28 July 2011

30 Days of Books: Day 23 - Why Bookstores Hurt

The entry for Day 23 got so long that I decided it should get this post all to itself.

Earlier posts in this meme: Days 1-7, Days 8-14, and Days 15-21. See you tomorrow.


Day 23 – A book you wanted to read for a long time but still haven’t

(28 July 2011) I'm between yearnings at the moment. I've either read or lost interest in unread books that interested me, and I haven't been interested in anything else lately.

I think I'm going through what Martin calls book fatigue, though my definition is probably different. I hear about something interesting--a series, comics, "serious" "literature," "fluff," science nonfiction--maybe see it on a bookstore shelf, read the blurb, think of the books that are like it, think of the books I already have, think of the books people will probably write in a similar vein, and then ask myself, "Well, what's the point of getting this one, then?"

I'm a bit worn down, too, by the feeling that I have to catch up with what everyone else is reading--ridiculous and bad for the self-esteem, but there it is--especially when film adaptations are forthcoming. It's similar to the feeling that I'm missing out by not having read all the "important" books that my language teachers' language teachers insisted one had to read to be considered cultured.

It's wonderful having access to all Manila's well-stocked bookstores today, and it's nice having a salary that would afford me several new books a month if I wanted. That's the thing, though; I don't want any, and that makes me sad. It's been about a year, I think, since I simply wandered into a bookstore, saw something interesting, and knew I just had to have it--that book was "The Arrival," by Shaun Tan--and I really miss that kind of obsession.

Part of me wants to go back to that point in my life when there were no decent stores for miles around. I would save my allowance for the occasional trip to Davao, where we would go into the only National Bookstore outlet in three or five surrounding provinces--how tiny that place looks now--and I would squat in front of the YA shelf for hours, agonizing over which would be the one book I'd get to take home. It often happened that I hadn't saved enough, so I'd have to wait until the next trip to Davao, during which I'd be hoping against hope that no one else had wanted that book while I was away.

If I couldn't buy books, I depended on rereading what I already had; on the school library, which was really good for a place so isolated; on friends like Mariel, who somehow always managed (and still does) to get her hands on good stuff--it was thanks to her that I read about Claidi and Harry Potter; and on birthday and Christmas gifts from people who knew how much I loved to read. I don't think my parents or grandparents know how much their gifts meant to me; I don't think I really did, either, until I was older.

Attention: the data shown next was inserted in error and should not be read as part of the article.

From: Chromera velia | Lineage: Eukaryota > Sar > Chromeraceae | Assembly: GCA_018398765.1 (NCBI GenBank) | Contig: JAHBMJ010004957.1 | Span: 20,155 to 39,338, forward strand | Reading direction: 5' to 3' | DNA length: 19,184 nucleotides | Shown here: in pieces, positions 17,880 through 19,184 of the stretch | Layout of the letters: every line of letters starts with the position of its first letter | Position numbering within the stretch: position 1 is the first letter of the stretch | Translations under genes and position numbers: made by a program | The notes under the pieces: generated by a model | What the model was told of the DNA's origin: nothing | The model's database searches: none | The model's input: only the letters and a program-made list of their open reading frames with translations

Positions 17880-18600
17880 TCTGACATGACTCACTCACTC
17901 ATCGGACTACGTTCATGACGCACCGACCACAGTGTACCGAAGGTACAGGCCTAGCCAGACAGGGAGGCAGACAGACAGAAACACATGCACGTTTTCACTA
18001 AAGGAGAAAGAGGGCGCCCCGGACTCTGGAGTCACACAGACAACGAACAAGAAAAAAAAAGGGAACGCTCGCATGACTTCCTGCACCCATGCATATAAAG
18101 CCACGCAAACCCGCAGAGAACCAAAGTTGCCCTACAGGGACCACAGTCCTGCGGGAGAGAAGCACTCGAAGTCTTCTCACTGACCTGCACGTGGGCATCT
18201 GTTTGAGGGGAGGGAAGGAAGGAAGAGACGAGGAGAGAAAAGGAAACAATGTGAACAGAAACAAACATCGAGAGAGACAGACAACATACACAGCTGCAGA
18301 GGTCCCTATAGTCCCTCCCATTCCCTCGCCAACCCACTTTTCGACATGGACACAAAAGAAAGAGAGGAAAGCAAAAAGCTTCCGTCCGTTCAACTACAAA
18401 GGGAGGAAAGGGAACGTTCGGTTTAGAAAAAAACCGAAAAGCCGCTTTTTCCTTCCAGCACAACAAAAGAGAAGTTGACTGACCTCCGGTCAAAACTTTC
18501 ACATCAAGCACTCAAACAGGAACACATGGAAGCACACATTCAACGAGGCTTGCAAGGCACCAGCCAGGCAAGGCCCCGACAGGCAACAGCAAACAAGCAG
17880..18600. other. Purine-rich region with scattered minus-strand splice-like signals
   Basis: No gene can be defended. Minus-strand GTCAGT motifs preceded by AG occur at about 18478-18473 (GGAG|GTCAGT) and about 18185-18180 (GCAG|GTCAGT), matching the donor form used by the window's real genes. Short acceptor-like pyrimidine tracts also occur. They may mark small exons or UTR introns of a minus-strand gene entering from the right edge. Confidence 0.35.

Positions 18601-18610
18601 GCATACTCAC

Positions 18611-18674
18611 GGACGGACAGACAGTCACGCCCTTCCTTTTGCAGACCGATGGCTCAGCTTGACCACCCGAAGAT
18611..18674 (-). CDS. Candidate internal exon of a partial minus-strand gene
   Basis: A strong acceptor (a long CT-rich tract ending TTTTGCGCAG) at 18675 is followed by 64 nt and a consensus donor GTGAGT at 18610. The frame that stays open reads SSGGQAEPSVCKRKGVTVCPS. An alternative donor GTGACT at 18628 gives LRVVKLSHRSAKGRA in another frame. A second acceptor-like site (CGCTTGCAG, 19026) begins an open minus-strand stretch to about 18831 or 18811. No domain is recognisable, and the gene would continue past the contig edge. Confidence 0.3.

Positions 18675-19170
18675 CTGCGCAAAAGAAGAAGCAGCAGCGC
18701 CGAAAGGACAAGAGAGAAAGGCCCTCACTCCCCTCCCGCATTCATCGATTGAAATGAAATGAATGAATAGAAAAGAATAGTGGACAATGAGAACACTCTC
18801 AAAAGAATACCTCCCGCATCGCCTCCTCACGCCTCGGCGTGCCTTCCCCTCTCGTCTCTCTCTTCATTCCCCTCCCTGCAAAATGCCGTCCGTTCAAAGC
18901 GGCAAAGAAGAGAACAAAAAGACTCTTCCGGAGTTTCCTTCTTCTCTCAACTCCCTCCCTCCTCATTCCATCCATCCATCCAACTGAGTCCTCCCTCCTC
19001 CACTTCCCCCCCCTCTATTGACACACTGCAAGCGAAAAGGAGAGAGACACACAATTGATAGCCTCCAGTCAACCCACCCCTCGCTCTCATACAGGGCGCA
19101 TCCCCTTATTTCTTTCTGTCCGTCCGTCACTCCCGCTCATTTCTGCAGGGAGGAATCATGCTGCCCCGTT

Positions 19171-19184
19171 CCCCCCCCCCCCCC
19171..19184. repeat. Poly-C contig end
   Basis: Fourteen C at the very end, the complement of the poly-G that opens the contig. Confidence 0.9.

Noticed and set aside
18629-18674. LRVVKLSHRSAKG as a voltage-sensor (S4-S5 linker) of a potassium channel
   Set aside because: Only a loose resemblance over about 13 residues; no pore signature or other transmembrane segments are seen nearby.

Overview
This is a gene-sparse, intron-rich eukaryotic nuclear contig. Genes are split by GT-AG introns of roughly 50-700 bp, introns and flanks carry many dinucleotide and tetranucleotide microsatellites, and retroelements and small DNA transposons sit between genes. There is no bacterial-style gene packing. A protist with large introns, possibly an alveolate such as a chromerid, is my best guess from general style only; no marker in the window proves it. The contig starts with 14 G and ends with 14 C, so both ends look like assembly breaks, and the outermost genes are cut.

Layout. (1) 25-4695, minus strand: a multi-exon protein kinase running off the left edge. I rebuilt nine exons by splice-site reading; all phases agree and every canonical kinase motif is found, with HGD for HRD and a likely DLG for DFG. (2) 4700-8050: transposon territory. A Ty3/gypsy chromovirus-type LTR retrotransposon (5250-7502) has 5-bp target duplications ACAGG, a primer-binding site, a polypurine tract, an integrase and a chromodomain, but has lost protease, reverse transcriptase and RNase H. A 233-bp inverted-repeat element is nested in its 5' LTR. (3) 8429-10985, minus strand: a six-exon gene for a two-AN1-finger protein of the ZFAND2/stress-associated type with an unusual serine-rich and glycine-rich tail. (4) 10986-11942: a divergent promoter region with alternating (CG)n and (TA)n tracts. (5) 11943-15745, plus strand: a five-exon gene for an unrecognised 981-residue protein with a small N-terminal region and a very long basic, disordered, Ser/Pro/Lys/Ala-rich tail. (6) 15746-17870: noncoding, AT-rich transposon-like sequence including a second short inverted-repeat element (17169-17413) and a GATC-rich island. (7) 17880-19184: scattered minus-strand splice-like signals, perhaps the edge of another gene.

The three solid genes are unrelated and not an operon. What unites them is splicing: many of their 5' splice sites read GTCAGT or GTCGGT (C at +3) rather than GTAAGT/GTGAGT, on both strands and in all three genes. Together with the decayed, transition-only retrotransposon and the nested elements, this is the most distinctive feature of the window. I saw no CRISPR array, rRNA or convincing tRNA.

Having grown up that way, that hungry, I felt a great rage, like a terrible injustice had been done to me as a child, when I walked into the new Fully Booked in my birthplace last year.

And knowing that I was once so starved for good things to read makes my current aversion to acquiring new books even more disturbing. Maybe I can make the highly dubious claim that today's books aren't as great. Maybe I've been letting others' literary chatter get to me, and I can no longer pick something without wondering whether people are talking about it on Twitter. Maybe I just got so stingy growing up that having thousands more choices today makes buying a new book even more difficult.

Yeah, I bet that's it. Books have entailed such huge personal (and not entirely financial) investment for so long that I'm afraid of making the wrong choice out of all possible choices--that's why the giant Fully Booked in Fort Bonifacio terrifies me. Even if my wallet can now afford it, my twelve-year-old heart still can't.

I guess until I get over that, I'll wait for something to seize me the way "The Arrival" did, piercing through all those layers of fear and getting to the little twerp who read because reading itself was awesome, and stories were just plain good.


All that said, I recently started reading George R. R. Martin's "A Game of Thrones," and I like it so far. That counts as something interesting I haven't read yet, right?